Dublin has become the safest of EU nations for Irish citizens in a survey by Eurostat which shows the country’s economy is more resilient than the EU average.
It also showed that the proportion of Irish nationals who have moved to other EU countries has dropped to the lowest level in the bloc since at least 2007, from 44% in 2007.
The survey of 1,054 respondents by the agency on Monday showed that while the proportion who are actively looking for work has remained stable at 25% for the past four years, the proportion moving to other countries has risen to 40% and has risen in some areas.
The figures are based on the countrys data on people leaving the country to study or work in the EU.
In total, there were 1,093,000 people who left Ireland to work abroad in the past year, compared to 1,034,000 in 2015.
The proportion who have gone to work in other EU member states in the same period has also risen from 35% to 37% and is now at a record low of just 14%.
The survey also showed the number of Irish people who said they were actively looking to move to a different EU country has increased to 20% from 14%.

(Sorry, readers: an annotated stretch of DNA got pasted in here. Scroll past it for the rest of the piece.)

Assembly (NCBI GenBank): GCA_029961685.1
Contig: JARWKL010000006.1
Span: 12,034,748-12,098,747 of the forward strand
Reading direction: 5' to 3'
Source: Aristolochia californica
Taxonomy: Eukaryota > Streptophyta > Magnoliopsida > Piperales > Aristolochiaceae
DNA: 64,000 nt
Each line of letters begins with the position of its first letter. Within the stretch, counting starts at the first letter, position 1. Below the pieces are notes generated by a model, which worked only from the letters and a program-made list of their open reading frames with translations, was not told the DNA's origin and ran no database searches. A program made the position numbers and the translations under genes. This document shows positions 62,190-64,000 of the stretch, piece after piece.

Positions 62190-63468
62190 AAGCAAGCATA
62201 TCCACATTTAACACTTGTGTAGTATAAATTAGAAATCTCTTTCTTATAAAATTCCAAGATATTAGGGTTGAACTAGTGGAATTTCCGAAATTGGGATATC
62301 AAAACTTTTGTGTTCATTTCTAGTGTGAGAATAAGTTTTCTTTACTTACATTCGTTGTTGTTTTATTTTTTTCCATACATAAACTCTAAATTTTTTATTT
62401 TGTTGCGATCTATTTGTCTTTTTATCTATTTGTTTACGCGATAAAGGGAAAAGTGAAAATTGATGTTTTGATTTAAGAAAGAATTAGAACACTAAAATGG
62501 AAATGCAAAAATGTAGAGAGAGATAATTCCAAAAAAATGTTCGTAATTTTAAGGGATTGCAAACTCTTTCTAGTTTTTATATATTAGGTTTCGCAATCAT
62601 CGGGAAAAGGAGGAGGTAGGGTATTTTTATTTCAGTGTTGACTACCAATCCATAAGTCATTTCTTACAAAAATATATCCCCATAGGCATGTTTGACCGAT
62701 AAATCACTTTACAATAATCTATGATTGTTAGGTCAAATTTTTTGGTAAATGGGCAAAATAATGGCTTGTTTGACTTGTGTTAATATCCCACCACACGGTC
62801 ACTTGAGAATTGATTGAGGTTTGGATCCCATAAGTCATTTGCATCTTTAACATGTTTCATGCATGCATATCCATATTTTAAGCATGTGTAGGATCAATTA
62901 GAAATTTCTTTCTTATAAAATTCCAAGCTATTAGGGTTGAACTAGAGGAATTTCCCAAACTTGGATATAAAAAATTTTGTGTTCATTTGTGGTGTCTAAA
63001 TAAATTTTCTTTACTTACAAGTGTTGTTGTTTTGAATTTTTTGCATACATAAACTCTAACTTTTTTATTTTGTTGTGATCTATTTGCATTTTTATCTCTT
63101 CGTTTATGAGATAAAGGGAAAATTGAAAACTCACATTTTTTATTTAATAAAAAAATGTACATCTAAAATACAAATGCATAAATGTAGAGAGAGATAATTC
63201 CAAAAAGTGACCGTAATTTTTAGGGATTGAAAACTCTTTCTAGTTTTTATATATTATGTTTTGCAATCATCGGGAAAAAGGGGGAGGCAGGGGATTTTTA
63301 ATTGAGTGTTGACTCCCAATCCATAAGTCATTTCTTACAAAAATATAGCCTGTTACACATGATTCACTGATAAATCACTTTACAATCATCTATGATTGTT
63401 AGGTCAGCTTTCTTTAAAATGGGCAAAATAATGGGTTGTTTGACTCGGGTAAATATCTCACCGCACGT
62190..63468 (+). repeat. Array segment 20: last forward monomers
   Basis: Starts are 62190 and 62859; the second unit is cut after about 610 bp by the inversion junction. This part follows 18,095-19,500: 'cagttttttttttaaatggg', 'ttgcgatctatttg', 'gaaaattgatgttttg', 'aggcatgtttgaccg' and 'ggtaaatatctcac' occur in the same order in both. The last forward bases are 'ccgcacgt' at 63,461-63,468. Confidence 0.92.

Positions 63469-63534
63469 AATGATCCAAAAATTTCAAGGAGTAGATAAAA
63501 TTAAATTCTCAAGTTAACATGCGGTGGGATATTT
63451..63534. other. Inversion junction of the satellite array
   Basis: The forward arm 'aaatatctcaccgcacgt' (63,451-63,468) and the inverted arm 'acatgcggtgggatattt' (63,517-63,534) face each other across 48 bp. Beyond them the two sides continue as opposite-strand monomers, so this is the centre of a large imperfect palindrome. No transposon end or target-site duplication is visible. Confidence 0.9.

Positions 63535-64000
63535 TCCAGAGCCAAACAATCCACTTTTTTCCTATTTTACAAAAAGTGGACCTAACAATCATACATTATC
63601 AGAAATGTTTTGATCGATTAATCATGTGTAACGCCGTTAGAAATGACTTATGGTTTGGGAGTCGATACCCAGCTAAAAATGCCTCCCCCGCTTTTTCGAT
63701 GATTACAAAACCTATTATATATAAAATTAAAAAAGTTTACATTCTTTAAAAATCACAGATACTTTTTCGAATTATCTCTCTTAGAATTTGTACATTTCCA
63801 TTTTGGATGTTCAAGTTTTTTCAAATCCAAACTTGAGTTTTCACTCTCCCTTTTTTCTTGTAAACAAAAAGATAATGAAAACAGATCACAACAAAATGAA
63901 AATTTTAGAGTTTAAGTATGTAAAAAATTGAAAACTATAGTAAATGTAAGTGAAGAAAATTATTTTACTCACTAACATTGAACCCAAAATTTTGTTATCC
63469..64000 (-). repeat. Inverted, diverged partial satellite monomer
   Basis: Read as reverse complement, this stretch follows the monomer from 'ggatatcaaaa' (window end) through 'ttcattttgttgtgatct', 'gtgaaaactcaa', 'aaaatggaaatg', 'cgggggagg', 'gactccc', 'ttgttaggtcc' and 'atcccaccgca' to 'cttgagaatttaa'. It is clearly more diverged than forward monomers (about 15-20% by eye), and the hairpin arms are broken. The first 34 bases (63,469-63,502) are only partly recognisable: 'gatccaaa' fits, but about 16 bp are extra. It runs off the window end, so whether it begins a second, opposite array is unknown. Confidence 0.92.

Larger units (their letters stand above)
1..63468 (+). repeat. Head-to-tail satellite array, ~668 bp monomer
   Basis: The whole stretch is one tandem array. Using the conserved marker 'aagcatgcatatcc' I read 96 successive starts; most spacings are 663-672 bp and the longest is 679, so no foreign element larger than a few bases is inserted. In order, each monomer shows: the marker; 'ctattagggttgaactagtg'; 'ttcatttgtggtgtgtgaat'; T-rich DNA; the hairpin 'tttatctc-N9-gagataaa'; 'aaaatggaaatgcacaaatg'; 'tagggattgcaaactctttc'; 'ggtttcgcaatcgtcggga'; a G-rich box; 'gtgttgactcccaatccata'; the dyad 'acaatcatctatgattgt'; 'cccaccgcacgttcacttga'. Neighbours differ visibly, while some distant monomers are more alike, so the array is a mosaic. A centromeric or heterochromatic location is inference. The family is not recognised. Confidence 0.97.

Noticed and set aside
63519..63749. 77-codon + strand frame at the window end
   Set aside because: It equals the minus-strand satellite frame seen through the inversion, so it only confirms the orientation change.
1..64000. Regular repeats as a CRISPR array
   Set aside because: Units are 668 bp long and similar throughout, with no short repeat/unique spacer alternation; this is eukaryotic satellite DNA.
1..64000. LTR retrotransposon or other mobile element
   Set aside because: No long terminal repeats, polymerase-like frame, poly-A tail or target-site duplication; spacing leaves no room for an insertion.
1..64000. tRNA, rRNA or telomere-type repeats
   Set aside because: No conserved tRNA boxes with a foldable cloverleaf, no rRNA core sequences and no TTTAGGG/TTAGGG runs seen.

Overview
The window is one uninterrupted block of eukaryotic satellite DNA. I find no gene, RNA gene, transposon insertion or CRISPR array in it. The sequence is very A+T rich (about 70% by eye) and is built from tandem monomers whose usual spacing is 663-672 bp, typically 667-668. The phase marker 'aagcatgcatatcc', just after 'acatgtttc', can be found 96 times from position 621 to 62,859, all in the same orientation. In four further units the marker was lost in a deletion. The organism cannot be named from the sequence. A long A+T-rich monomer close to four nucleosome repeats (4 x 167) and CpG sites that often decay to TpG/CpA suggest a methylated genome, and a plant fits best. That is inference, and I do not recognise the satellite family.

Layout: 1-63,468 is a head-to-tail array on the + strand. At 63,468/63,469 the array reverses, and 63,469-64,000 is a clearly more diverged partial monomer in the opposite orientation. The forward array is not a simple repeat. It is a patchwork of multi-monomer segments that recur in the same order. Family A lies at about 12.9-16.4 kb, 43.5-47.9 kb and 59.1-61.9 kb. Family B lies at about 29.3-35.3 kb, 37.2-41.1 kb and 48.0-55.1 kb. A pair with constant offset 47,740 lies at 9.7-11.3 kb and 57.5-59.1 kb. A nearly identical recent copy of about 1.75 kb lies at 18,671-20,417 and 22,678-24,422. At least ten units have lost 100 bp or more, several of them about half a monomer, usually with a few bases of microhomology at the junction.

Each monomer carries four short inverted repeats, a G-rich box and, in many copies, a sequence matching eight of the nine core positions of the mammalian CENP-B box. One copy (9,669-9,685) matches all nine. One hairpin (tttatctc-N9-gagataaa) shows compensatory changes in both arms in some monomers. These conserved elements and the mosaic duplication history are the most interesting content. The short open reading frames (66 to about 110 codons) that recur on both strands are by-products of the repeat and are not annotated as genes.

Meanwhile, the number who said their future was uncertain has dropped by 8% to 7%.
This comes as a fresh surge in migrants arriving in the Irish capital has sparked concern among Irish officials that Dublin will become the new “Niger” for the continent.
According to the European Commission, the EU’s executive arm, more than a million migrants from Africa and the Middle East and North Africa have arrived in Ireland since last year, with a further 5,000 arrivals expected this year.
The numbers are expected to be higher than the 6,000 recorded in 2016.
But the number is expected to decrease as the EU is expected for the first time to accept more refugees from Syria and elsewhere.
It is understood that the number will also fall as Dublin continues to try to deal with the influx of migrants.
The latest survey shows that the majority of people who have left the country are either in school or in their early 20s.